Effective Studying Techniques | Foreign Languages

Today we continue our series on Effective Studying Techniques.  Studies have proven that cramming is not an effective way to study.  Students may be taught what to study, but are rarely taught how to study.  It is my personal belief that if we educate our students in the proper way to prepare for class, they will spend less time cramming at the last minute.

Remember that the best practice for effective studying for any subject is to do it consistently.  Studying three times a week for one hour will help you more than studying once a week for three hours.

Today, our focus will be on foreign languages.  Amusez-vous bien!


I started learning French when I was in first grade.  It was a requirement at my  school and I took it every year until I graduated.  French was even offered at my summer camp, so I additional support.  However, there was a lot of turnover, so in those few years I had four separate teachers.

By the time I reached high school, I had the choice of taking French or Spanish.  Spanish was not offered at my old school, so I had no experience with it other than counting to ten and a few basic phrases.  I chose to continue French and passed into French II as a freshmen.

Looking back, I wish I had chosen to study Spanish.  While I loved my high school French teacher, I think it would have been more beneficial to me to have learned a second language.  When I was working in Florida, I met many guests who spoke Spanish and Portuguese.  It was difficult to communicate with them, but I learned enough basic phrases to get by.

There are so many wonderful reasons to learn a foreign language — for business, for travel, and personal growth.  Click the post-it note picture to read an article from Care2.com — “6 Reasons to Learn a Foreign Language”.

No matter your age, it is never too late to learn a second language and these techniques can help!


1. Buy a dictionary (and make flashcards).

If you are studying a foreign language and do not have a dictionary, you are at a severe disadvantage.  Go to a book store tonight and buy a pocket dictionary.  While your phone may have a translator, it’s never a bad idea to have the real thing.  Among other reasons, a book won’t run out of battery or lose its signal.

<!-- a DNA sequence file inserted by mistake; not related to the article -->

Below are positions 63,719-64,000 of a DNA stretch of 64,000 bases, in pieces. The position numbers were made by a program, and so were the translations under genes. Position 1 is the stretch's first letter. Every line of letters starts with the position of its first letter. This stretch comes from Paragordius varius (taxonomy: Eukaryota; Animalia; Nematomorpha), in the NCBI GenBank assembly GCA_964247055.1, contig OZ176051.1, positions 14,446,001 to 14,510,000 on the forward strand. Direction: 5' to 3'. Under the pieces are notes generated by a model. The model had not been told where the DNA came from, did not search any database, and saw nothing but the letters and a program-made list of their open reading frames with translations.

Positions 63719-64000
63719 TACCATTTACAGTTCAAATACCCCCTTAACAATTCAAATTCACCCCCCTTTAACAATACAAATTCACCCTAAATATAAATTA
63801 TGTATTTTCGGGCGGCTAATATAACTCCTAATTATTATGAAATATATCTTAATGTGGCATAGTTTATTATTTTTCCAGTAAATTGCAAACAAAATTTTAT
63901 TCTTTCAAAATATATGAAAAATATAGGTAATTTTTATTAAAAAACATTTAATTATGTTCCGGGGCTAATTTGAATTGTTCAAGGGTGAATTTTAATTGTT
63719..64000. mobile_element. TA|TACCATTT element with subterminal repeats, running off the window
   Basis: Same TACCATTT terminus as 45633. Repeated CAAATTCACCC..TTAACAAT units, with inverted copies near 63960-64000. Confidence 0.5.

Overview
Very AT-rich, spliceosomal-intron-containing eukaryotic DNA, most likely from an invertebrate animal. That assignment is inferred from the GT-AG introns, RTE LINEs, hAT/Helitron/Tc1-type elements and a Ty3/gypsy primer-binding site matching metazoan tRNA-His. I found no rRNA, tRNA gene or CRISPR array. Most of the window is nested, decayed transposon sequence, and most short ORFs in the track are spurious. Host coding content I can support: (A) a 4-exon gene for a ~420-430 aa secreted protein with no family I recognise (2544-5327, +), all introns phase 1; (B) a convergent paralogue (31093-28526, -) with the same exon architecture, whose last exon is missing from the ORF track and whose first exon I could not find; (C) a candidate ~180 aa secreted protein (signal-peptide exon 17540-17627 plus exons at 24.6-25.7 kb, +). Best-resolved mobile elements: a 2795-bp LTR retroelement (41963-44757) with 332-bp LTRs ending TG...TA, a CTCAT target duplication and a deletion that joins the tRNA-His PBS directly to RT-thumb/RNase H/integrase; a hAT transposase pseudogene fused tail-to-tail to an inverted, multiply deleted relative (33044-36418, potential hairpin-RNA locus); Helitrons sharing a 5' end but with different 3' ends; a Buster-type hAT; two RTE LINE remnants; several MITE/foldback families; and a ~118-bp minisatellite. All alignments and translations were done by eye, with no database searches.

If you find yourself referencing the same word repeatedly, write it on an index card and tape it to the front of your dictionary.  This can be your quick go-to list.  You may even consider making a set of basic flash cards so you can review those words.

2. Practice speaking out loud.

The most effective way to study a foreign language is through practical application.  If you were to suddenly find yourself stranded in the middle of Tokyo, you would learn Japanese very quickly.

Find a partner and practice speaking together.  You could ask a classmate, a close friend, or a neighbor.  See if your teacher would be willing to practice with you during a free period.  Your teacher may even be able to pair you up with an advanced student.  (If you can’t find a physical person, search online for a study buddy or hire a private tutor.)

When you sit down to talk, make sure you both have a pocket dictionary.  Then, just carry on a conversation.  It doesn’t have to be about any particular topic.  You can have a day-to-day conversation about movies and music.  You may want to pretend that you’re eating in a restaurant, traveling on the subway, or trying to navigate a local museum.

Yes, you will stumble in the beginning.  Yes, it will be frustrating.  And yes, you may want to quit.  But remember that it takes time and dedication to learn any new skill.  The first time you rode a bicycle, you probably fell more than once.  That left you two choices — stop and quit, or practice and get better.  So don’t worry!  You will sound silly when you get started, but it’s all part of the learning process!

3.  Try repeat tapes for very basic skills.

Whenever I think of foreign language tapes, I always think of Carrabba’s.  The chain restaurant plays English-Italian audio in its restrooms.  (It’s interesting to learn how to order a salad while washing your hands!)

While I do not recommend those tapes and CDs exclusively, they do help with basic scenarios.  You’ll learn how to say hello, how to order food, and how to ask for directions.  It is a great supplement, but remember — nothing beats practicing with a real person.

Before you spend hundreds of dollars on a CD set, check your local library or ask your teacher.

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Dave Hoffman